Colin had made his way a few dozen feet down the canyon before he realized what was wrong with that particular picture. His armor had been rendered inoperable, powerless - and the argument he'd offered Dragon was no less correct now than it was then. Anything which could disable his armor so thoroughly as to render it dead should surely have done the same to him. At the very least he should have been crippled, his artificial parts defunct.

He looked down at his arm, peeling back the sleeve of his bulletproof under-suit. He expected to find the sleek metal of his prosthetic there. He found skin. Smooth, seamless, and far too realistic to be a facsimile. He pinched himself and felt the sharp twinge of pain rush up nerves which he'd lost years before. Somehow he had his organic arm back, as if it had never been lost.

"I'm not me…?" Colin murmured in confusion, staring at the exposed sliver of skin. Was he a clone of some sort? Maybe he'd had been delivered to a newly freed Panacea, only to get dumped by the side of the road on some other Earth after she was done repairing all the damage? Those theories both sounded terribly far-fetched, but the words of Sherlock Holmes came to mind - if you eliminate the impossible, whatever remains, however improbable...

Colin flipped up the visor of his helmet, touched his scalp, and found the neat outlines of his surgery scars beneath his short-cropped hair. This had to be his real body, then - just rebuilt, repaired. A quick check confirmed that his leg was organic once more, as were his eyes. What about his cerebral implants? How would he be able to tell the difference between defective ones and ones that weren't even present anymore?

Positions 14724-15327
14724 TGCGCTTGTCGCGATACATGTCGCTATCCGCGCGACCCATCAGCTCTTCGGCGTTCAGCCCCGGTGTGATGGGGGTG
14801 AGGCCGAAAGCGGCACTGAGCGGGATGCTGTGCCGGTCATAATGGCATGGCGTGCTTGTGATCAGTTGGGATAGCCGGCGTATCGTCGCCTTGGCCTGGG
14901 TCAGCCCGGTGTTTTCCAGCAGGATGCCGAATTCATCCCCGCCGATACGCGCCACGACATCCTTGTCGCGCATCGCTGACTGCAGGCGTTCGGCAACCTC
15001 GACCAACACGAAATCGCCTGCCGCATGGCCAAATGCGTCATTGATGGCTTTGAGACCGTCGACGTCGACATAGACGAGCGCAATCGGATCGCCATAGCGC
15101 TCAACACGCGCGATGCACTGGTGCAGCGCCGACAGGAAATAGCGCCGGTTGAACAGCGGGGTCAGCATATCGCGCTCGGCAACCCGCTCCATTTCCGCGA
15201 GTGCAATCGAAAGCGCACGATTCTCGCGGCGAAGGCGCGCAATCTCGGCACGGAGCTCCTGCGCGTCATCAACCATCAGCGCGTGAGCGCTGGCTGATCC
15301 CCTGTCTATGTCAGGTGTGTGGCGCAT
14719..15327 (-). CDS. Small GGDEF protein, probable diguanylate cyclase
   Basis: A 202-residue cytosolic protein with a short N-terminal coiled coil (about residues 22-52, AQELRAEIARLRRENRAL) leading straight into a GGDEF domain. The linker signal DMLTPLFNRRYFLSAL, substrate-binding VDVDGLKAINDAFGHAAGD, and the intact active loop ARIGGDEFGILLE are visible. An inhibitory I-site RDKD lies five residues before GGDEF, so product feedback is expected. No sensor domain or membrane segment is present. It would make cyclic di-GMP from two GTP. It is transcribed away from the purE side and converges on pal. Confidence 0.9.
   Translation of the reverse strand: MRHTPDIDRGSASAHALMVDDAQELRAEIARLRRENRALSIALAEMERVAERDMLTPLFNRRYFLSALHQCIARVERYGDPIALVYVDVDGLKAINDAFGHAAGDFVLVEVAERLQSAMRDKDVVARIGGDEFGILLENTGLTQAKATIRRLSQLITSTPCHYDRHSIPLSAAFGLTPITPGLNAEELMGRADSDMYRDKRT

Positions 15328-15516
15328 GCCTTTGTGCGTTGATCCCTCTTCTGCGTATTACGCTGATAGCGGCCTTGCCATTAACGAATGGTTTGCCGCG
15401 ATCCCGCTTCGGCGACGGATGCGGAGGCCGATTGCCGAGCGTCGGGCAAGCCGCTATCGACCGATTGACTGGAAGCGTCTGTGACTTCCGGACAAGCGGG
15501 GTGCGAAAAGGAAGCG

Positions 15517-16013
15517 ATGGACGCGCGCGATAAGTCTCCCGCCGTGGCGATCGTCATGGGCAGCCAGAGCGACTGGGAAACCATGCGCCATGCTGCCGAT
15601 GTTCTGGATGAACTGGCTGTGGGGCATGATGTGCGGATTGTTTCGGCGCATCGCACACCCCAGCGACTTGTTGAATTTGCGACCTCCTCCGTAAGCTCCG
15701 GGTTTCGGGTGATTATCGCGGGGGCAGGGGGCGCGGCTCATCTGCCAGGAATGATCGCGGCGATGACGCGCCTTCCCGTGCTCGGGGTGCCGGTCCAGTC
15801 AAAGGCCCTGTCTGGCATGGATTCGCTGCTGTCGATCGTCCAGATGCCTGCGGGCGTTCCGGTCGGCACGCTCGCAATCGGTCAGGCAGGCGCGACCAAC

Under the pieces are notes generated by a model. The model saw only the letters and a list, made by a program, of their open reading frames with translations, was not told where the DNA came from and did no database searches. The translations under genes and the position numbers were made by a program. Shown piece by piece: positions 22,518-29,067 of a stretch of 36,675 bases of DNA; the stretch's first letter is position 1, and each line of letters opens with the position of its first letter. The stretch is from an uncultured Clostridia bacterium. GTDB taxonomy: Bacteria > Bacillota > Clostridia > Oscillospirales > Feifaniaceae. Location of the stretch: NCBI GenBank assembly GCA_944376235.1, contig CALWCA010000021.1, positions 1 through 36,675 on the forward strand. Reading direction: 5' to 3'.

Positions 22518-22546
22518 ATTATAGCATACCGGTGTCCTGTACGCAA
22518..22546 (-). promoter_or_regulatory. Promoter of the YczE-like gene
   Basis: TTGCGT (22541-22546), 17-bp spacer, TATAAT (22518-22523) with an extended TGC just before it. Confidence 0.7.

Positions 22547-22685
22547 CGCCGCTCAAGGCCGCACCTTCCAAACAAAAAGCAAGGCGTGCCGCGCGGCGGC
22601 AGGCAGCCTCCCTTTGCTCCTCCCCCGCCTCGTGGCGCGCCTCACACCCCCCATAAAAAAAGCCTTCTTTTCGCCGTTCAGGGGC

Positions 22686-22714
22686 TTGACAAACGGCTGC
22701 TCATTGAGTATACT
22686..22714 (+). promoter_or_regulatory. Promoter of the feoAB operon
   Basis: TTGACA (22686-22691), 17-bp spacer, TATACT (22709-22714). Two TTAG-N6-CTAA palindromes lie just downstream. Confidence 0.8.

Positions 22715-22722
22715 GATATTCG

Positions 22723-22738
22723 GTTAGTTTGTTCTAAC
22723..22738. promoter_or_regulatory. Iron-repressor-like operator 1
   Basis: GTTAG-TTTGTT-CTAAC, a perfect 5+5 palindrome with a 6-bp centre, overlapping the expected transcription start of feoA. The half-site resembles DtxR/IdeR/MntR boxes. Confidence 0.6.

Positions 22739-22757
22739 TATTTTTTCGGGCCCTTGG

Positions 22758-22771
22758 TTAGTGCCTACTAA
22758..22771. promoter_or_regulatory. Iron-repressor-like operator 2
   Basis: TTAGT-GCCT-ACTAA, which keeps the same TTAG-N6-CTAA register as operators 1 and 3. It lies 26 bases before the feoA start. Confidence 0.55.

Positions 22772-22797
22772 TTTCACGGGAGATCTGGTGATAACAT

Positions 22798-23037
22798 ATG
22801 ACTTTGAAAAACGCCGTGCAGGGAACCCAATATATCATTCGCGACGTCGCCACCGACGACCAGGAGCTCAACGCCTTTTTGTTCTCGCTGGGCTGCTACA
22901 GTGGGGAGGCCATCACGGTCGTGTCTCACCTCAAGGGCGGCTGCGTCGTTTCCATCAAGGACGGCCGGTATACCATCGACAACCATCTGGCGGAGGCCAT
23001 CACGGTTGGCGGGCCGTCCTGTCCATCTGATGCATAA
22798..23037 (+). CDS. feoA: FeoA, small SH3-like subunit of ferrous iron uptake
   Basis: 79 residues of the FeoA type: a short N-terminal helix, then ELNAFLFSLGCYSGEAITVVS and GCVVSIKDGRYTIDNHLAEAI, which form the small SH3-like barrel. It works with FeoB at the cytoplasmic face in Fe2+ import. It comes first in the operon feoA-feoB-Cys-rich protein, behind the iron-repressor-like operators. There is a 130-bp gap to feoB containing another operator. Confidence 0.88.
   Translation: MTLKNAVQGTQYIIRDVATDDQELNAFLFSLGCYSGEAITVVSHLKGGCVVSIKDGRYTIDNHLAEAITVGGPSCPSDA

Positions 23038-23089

What had happened? He didn't recall Scion's defeat, exactly - he only remembered a brilliant golden glow at the end, and the outlines of people enveloped by the flash of light that accompanied the activation of the tinker super-weapon. What confluence of events could have led from there to here? Why would it include regrowing his missing parts and stranding him on another Earth? He didn't see the purpose behind any of it.

Colin's confused deliberations were interrupted by the strangest sound, a squawking 'Wark!' that he quickly connected to the huge bird tracks. Tightening his grip on his twin-pronged spear, which could still serve as a crude weapon in its current state, he prepared himself for the worst. The noise came again, much louder, and he swallowed. Nobody knew what sounds dinosaurs had actually made, and he wasn't going to get himself devoured just because nobody had predicted they would sound cute.

What came around the corner was decidedly not a dinosaur. (In the common parlance, of course. Taxonomically, it probably still counted.)